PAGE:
Dan Margolies

Dan was born in Brooklyn, N.Y. and moved to Kansas City with his family when he was eight years old. He majored in philosophy at Washington University in St. Louis and holds law and journalism degrees from Boston University. He has been an avid public radio listener for as long as he can remember – which these days isn’t very long… Dan has been a two-time finalist in The Gerald Loeb Awards for Distinguished Business and Financial Journalism, and has won multiple regional awards for his legal and health care coverage. Dan doesn't have any hobbies as such, but devours one to three books a week, assiduously works The New York Times Crossword puzzle Thursdays through Sundays and, for physical exercise, tries to get in a couple of rounds of racquetball per week.

A federal judge has refused to sign off on a deal that would cap the number of cases Missouri’s public defenders are allowed to handle.

U.S. District Judge Nanette Laughrey on Monday found that the proposed consent judgment between the ACLU of Missouri and the state’s public defender system was essentially unworkable.

The agreement, reached in May, set maximum caseloads for the state’s public defenders, limiting their hours to no more than 173.3 per month.

This week's closure of Pinnacle Regional Hospital in Boonville, Missouri, caps a year of worse financial troubles than were previously known.

Over the last year, the hospital has been sued by vendors for nonpayment, by the Missouri Division of Employment Security for failing to pay into the state’s unemployment insurance program and, most recently, by employees for failing to pay their health insurance premiums.

“There’s considerably more to this story than what’s currently in the public domain,” said an attorney for the employees, North Kansas City lawyer Blake Green.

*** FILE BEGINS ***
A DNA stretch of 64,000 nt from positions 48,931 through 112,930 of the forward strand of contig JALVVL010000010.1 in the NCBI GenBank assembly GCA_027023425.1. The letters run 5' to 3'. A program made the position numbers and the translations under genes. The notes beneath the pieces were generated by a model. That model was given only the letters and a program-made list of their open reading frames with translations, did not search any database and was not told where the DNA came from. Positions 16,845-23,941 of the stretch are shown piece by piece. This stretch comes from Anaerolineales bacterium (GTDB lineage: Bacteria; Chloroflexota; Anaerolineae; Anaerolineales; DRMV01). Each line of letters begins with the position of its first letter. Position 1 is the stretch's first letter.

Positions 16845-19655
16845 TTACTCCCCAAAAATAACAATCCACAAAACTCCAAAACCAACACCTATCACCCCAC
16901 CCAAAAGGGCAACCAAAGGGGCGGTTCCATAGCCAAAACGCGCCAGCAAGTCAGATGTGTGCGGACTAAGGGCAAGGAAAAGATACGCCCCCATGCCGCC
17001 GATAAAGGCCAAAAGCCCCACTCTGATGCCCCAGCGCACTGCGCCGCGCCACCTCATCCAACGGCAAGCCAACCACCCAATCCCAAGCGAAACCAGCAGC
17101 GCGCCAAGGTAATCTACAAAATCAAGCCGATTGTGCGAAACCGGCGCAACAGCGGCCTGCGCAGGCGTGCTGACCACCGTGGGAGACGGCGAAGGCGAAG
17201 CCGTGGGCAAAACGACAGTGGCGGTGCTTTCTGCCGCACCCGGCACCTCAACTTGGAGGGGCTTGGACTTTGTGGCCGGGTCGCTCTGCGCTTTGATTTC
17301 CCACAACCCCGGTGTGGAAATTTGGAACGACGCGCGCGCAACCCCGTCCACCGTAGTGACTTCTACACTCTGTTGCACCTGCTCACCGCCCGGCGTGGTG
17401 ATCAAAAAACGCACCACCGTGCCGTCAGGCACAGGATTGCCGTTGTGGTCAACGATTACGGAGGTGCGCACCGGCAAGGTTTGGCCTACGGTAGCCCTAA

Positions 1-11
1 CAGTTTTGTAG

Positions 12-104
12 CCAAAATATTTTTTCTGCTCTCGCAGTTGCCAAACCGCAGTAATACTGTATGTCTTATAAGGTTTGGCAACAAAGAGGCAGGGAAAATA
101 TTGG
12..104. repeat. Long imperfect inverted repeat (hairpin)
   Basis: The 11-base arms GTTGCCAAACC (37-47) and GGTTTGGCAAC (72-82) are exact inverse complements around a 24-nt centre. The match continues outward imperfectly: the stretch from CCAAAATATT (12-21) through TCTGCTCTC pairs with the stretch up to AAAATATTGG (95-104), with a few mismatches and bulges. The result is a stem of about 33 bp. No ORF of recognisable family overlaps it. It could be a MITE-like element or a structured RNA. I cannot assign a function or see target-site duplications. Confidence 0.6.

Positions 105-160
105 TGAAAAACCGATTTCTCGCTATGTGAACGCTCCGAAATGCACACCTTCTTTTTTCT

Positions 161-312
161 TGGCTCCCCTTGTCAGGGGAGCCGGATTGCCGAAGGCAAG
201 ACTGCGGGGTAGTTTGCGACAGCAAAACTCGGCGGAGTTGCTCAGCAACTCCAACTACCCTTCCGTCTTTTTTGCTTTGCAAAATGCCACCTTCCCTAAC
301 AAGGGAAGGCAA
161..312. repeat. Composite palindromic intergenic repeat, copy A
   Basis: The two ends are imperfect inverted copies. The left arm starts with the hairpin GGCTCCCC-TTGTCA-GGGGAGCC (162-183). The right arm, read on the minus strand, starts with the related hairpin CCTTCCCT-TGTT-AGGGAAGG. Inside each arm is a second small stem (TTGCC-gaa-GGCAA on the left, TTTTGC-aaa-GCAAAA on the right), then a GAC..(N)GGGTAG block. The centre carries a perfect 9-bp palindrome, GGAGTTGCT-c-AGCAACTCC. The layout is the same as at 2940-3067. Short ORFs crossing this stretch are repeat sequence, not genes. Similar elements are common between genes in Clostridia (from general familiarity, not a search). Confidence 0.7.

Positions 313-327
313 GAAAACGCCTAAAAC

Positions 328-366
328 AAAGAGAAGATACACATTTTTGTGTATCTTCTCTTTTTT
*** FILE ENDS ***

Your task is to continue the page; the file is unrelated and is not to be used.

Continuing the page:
Missouri health regulators have told a Boonville, Missouri, hospital that specializes in bariatric surgery and is affiliated with a similar privately owned hospital in Overland Park, Kansas, to discontinue performing surgery.

The directive was issued last month, after the regulators conducted an inspection at Pinnacle Regional Hospital and cited it for sterile processing procedures.

A 19th century maritime law does not apply to claims arising from a deadly duck boat disaster in Branson, Missouri, a federal judge has ruled.

The decision is in some sense academic, because the operator of the duck boat, Ripley Entertainment, has settled all but one of the 33 claims filed against it. But it means that Ripley won’t be able to limit the damages in the remaining case. It also means that cases against other possible defendants won’t be limited.

A federal judge has rejected a Kansas City charter school student's claim that Missouri's official religious exemption form for vaccines is an unconstitutional infringement of religious freedom. 

The child, identified as W.B., and his parents, Zach and Audrey Baker, sued the Crossroads Academy and Missouri’s health agency, the Department of Health and Senior Services, over the language in the official form.

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